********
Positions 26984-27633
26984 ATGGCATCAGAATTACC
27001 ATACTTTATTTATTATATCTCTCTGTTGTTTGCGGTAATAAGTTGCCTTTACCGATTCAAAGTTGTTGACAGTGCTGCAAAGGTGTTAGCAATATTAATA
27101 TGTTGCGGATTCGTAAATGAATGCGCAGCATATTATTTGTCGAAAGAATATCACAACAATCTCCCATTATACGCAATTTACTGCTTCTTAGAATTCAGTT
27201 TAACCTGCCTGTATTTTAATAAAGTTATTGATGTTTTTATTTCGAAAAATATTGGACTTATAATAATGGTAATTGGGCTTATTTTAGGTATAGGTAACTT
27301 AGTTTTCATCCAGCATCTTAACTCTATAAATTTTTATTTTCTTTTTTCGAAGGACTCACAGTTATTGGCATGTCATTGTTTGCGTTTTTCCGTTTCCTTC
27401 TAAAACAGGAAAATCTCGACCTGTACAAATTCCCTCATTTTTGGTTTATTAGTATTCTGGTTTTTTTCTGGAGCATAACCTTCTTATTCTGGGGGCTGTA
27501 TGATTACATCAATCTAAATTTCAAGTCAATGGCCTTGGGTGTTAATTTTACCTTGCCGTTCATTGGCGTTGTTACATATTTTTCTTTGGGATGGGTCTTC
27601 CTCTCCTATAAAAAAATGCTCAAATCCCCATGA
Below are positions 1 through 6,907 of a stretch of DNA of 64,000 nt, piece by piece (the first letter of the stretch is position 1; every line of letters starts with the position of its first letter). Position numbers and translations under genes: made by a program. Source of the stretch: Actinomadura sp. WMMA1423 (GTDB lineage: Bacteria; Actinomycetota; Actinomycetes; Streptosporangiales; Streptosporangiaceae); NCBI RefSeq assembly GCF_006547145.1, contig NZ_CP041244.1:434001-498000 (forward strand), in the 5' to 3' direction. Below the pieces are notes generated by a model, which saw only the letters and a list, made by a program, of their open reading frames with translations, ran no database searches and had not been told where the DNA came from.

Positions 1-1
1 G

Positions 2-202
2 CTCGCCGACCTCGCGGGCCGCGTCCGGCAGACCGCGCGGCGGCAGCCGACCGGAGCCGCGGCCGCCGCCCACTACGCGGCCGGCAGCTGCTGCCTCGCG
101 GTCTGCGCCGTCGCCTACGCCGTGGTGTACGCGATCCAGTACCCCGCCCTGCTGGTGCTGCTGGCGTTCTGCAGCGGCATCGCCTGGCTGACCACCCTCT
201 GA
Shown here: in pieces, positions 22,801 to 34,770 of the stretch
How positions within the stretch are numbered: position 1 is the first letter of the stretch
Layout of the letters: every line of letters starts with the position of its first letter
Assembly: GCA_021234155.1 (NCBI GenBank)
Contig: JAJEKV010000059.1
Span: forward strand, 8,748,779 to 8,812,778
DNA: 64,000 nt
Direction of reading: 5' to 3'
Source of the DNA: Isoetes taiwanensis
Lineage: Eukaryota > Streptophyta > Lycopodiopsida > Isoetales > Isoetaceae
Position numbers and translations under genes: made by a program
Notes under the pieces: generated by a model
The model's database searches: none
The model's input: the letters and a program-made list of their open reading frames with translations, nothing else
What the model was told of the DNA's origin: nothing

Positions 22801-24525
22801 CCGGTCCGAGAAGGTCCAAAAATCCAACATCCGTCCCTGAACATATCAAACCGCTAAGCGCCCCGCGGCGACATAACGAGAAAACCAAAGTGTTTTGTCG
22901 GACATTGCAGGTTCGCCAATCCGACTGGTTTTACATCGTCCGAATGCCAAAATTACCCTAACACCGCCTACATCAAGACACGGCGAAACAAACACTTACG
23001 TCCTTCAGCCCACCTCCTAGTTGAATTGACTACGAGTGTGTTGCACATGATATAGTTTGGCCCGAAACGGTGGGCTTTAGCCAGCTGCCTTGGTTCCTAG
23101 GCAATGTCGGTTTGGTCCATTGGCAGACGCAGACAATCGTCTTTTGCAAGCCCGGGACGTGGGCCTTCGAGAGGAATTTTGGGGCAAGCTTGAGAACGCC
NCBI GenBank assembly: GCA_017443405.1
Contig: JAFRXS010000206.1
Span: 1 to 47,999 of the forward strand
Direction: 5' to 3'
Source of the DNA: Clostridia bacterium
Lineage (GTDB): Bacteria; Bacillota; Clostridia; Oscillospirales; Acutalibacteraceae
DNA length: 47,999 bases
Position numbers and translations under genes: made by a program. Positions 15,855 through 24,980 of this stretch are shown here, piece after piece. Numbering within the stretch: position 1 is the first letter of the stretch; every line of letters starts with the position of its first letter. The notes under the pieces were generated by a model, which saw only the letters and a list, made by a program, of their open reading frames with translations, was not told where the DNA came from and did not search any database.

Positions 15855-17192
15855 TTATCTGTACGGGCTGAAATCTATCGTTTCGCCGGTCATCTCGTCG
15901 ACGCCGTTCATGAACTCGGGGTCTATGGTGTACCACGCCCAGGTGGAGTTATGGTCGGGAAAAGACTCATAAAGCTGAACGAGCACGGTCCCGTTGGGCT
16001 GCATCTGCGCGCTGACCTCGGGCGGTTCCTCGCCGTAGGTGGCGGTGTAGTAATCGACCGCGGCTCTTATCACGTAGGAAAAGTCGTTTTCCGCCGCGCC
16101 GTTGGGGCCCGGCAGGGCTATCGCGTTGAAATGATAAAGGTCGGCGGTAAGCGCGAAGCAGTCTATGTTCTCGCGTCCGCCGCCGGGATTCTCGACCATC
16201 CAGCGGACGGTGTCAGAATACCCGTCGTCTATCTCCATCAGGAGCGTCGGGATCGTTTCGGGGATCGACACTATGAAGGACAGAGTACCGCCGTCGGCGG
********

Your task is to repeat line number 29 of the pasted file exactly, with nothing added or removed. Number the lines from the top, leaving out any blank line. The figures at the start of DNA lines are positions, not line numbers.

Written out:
The model's database searches: none